I’m not talking about the elections. Everyone else is talking about the elections. I did have an opportunity to discuss the candidates both during and after the first presidential debate with some good friends and Liz Halloran from NPR. That evening was interesting and Liz did a recap you may enjoy reading here. That WAS scary in itself. Realizing the next four years of troubled economics, underemployment, health care and education all pivot on the selection of one two men is frightening.
The decision smacks of a section of “Let’s Make a Deal” when the contestant had to pick “Door number 1” , Door number 2”, or “Door number 3”. “Door number 3” would be the independent candidate, Gary Johnson, but that choice wasn’t part of the discussion last week.
My father had gnarly hands. His knuckles were large and pushed back from fighting. (No, he wasn’t a boxer, but he was a fighter!) He had lost part of a finger in an accident while working at a biscuit factory when it got caught in a dough press. I had a hard time eating Ballard Biscuits for many years. You may never have heard of Ballard Biscuits, but they were a staple for many a Sunday dinner in Southern Indiana. Some recipes still call for Ballard as in “Chicken and Dumplings”
Anyway, my father had some unusual parenting skills. One of those skills was to dim the lights so shadows cast were odd and distorted. We kids would hide, while my father, (who would muss his perfect hair so it stood up wildly all over his head!) came searching for us. Picture Jack Nicholson from The Shining sans axe and you have a pretty good idea of my father. I’m sure some of you are thinking, “Oh, how awful!” I assure you…it was not.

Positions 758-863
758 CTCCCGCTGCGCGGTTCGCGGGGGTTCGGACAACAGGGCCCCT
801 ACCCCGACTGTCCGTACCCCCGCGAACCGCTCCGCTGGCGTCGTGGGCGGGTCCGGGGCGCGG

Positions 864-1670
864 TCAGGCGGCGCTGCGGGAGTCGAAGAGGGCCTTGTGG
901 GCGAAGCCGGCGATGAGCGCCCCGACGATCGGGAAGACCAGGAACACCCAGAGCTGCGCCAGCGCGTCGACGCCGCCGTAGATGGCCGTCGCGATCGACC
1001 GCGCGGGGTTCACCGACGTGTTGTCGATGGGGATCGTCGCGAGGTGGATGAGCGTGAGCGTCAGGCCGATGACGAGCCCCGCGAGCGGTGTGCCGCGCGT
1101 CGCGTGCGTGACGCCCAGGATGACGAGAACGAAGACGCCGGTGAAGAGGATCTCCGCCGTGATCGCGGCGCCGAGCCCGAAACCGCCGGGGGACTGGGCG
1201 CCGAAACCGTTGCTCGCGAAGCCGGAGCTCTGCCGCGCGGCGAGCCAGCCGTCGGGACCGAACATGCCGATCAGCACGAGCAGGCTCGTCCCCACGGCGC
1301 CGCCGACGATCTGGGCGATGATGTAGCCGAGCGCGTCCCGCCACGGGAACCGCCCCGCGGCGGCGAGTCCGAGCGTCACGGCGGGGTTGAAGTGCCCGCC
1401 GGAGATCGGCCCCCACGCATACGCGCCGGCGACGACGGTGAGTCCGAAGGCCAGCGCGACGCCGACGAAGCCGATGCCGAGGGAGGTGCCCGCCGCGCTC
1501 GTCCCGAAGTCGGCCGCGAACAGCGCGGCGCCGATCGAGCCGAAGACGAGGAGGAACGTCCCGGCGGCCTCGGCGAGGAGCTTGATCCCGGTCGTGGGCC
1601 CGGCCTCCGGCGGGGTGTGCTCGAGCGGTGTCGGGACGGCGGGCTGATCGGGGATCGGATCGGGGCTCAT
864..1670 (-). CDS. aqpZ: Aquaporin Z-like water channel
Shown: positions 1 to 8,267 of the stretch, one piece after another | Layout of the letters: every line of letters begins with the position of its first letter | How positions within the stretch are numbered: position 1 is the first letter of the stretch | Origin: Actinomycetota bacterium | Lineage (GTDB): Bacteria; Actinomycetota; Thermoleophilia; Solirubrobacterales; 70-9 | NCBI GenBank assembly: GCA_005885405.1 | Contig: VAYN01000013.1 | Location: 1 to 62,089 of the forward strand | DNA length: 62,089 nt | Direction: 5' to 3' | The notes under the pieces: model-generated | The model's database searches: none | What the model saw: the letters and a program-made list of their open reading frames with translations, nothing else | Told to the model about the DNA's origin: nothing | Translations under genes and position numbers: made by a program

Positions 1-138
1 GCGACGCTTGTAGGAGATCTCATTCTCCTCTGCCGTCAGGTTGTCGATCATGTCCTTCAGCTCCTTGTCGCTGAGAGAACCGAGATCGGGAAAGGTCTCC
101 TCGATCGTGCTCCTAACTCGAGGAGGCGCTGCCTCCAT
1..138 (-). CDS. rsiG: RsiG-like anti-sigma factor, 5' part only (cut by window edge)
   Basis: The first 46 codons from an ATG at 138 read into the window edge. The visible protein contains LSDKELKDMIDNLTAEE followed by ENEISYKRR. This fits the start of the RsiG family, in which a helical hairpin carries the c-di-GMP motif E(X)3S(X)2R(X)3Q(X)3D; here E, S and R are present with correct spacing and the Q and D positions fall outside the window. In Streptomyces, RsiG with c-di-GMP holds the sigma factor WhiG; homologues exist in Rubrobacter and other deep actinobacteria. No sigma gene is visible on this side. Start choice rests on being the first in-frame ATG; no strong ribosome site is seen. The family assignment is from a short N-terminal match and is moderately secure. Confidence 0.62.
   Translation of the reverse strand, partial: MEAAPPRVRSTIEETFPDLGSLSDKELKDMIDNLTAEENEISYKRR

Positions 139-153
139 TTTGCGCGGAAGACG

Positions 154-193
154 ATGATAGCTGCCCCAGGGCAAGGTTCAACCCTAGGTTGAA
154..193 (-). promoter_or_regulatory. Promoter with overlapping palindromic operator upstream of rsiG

That delicious fear, heart beating fast, clutching my brother in the dark waiting to be discovered is a sensation I remember vividly to this day. For a time, we might forget it was my father, and be frightened beyond belief. My father didn’t forget who he was like Jack Nicholson did, so when we were found there was that moment of terror, but it followed immediately with recognition and relief.
That may have been the beginning of my love affair with all things spooky. It’s hard to recall which came first, Hammer Films or the bizarre games of hide and seek with my dad. At any rate, I grew up with a love of all things scary!
My first Haunted House was in the cafeteria of St. Augustine School, where cooked spaghetti hung from the overhead pipes to brush against the hands and faces of unsuspecting visitors in the big, cavernous space. In the daytime, it was noisy and filled with kids and a few Dominican nuns, but at Halloween, it was transformed into a horrifying realm of terror! (At least, that’s the way I recall it.)
I feel like I should continue this saga, but I see I have already dragged you along from presidential debates to biscuits to childhood memories of my elementary school. This is a lot like having a conversation with me, and I know by now, my friend, Linda, is usually holding up her hands in defense of my verbal assault. I may have to return next week to continue the saga. It is just as likely, I will have forgotten I even wrote this by next week. That’s scary, too!
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